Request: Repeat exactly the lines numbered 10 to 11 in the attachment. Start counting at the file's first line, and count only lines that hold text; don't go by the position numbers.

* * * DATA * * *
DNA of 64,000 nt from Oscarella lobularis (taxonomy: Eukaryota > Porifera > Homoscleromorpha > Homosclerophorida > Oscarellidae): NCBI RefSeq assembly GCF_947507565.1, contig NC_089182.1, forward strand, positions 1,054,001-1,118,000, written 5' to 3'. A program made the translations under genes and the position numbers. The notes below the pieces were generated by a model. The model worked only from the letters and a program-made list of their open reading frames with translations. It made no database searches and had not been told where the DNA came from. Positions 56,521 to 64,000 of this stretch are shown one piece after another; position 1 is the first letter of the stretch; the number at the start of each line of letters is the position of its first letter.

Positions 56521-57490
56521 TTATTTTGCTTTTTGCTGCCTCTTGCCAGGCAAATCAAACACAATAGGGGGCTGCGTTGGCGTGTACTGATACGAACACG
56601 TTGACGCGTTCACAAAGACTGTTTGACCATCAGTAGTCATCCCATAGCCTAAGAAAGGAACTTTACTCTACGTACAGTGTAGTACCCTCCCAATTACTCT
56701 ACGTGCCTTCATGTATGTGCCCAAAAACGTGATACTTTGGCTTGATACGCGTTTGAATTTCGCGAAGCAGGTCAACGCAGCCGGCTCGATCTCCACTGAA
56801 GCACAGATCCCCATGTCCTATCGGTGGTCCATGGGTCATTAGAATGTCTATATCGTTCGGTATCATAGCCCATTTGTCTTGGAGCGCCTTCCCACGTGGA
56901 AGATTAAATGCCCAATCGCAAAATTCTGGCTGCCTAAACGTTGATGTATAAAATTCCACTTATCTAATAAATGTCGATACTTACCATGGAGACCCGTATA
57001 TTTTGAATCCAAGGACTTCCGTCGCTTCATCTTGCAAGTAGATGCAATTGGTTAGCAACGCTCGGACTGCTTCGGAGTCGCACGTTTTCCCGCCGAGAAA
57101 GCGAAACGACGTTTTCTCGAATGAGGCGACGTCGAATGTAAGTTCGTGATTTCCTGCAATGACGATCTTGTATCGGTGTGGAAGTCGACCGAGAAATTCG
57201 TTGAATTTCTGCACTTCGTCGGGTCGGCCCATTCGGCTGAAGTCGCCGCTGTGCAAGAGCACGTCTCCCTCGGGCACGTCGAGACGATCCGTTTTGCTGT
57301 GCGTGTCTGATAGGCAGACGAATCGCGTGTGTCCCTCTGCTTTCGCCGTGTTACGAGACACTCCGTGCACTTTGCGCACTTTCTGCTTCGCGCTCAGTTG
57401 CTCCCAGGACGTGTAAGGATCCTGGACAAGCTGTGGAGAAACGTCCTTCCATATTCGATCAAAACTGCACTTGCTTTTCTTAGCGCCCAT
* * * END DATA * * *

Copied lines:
57201 TTGAATTTCTGCACTTCGTCGGGTCGGCCCATTCGGCTGAAGTCGCCGCTGTGCAAGAGCACGTCTCCCTCGGGCACGTCGAGACGATCCGTTTTGCTGT
57301 GCGTGTCTGATAGGCAGACGAATCGCGTGTGTCCCTCTGCTTTCGCCGTGTTACGAGACACTCCGTGCACTTTGCGCACTTTCTGCTTCGCGCTCAGTTG